Life Of Pi - Blu-ray Review

'In the main middle section, Lee excels. Knowing he has to create visual interest out of a man and a tiger stuck in the middle of a blank canvas, the director goes to work.'

A multi-Oscar winner, Life Of Pi is exactly the sort of film that should be rewarded with praise, come the end of year awards. Technically complex and innovative, Pi also benefits from the storytelling work of Ang Lee, a director who more times than not, proves that he knows what he's doing. Add to this a subtext-heavy narrative and you're on to a winner.

Despite all that praise, Life Of Pi isn't quite perfect. Audiences can be forgiven for an ambivalent first reaction to a key reveal in the film's closing moments, something along the lines of 'what was the point of all that then?' It's an ultra-realist approach and most who find themselves in that mindset will experience a thawing of their critique over time, but the response is still a valid one to a story not afraid to play with fiction and fact. The setup too, with a younger Pi (Gautam Belur and Ayush Tandon) learning about religion, is less interesting than the main bulk of the story, when the excellent Suraj Sharma takes the reins of the character. This criticism is also true of the admittedly well played conversations between Rafe Spall's writer and Irrfan Khan's adult Pi. They're extremely well written but they're not as interesting, or as beautiful, as Pi stranded in the ocean.

In this main middle section, Lee excels. Knowing he has to create visual interest out of a man and a tiger stuck in the middle of a blank canvas, the director goes to work. Luminous whales, hordes of meerkats, flying fish attacks and a desert ocean reflecting the soft sand-pink glow of the sky. Anything not designed to titillate your eyeballs is out at first cut.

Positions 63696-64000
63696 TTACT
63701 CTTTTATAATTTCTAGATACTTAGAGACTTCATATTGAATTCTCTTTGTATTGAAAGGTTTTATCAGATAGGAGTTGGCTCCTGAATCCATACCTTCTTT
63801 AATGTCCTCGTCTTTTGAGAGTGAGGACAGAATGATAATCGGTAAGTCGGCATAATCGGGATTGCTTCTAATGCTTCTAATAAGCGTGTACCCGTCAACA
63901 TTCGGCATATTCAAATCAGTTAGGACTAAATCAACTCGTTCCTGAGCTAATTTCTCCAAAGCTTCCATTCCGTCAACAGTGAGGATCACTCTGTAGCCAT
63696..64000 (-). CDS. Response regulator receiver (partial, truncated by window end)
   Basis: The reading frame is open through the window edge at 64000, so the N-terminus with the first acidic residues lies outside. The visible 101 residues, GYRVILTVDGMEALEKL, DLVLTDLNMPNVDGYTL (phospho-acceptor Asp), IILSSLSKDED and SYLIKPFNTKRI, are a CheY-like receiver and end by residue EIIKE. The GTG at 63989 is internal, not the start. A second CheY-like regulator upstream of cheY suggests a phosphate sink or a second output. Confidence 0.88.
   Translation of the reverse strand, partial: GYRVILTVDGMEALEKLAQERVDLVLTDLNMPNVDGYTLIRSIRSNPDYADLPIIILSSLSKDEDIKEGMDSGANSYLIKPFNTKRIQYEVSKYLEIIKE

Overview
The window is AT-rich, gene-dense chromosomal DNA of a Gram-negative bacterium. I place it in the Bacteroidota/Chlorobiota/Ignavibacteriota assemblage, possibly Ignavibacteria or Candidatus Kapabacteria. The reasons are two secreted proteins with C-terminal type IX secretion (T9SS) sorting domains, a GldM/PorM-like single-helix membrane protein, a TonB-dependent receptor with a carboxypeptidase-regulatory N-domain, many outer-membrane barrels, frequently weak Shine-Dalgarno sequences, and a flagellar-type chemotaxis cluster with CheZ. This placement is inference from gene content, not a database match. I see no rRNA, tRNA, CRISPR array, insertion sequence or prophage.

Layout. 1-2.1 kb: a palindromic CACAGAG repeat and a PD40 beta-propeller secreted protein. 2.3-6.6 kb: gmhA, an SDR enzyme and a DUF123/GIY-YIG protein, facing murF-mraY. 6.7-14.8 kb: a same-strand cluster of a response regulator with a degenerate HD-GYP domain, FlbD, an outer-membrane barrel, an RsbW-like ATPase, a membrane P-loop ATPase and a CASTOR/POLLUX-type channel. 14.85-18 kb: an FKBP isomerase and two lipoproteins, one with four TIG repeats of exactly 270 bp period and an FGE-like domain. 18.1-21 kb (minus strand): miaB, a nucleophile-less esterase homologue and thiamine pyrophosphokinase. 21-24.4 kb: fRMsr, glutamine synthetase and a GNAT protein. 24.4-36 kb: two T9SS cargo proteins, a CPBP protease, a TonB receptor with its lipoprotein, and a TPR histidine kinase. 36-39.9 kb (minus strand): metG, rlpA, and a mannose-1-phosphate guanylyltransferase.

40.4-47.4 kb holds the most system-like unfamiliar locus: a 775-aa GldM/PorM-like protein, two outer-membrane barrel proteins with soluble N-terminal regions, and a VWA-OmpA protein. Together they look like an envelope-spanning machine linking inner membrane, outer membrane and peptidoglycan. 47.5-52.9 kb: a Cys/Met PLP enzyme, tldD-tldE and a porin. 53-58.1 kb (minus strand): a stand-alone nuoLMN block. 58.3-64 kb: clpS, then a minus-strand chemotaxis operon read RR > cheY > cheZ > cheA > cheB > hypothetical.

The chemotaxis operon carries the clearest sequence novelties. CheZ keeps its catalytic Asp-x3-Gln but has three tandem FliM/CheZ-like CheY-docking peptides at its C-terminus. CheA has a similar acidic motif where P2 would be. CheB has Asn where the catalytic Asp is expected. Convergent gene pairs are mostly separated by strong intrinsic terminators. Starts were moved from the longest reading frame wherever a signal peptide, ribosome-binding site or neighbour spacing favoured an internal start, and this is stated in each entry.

Left in a CG world with a CG tiger, Pi becomes a fable of a life at sea and the elements which govern it. Religion is set up from early on as a concern not just of Pi himself but of the world which he inhabits and the story his older self weaves. The equality and equanimity of beliefs, brought together in an unforgiving location, through a universal story, is suggested not by the content alone but by Pi's assertion that 'religion is a house with many rooms'.

Step forwards in time and doubts about the ultimate authenticity of Pi's story unsurprisingly surface. The fable has come full circle. Like religion, Pi is asking us to have faith, to believe in something we cannot verify, to accept his message with an understanding that the facts may be muddled. This has been read as a musing on storytelling in general - and it is - but taken within the context of a film that goes out of its way to emphasise the importance of religion to its protagonist, there is no doubt what Pi's ultimate message is.

Lee's success, and the success of Yann Martel's novel in the first place, is in wrapping this fable in a story compelling and emotional enough in its own right. The final meeting between Pi and Richard Parker is tear-jerking. The dictation from Khan to Spall reaches an emotional climax at the same time. Life Of Pi is a tale not wanting for surface level beauty and simple emotional crests, but hidden beneath this glassy surface a world of gliding themes and luminous whales, waits.

Life Of Pi is released on UK Blu-ray and DVD on Monday 29th April 2013.


  1. It was a beautiful looking movie, but I could never latch onto the story, so I don't like it as much as everyone seems to.

    1. Interesting, I thought I might have a similar problem but it did a good job of hooking me.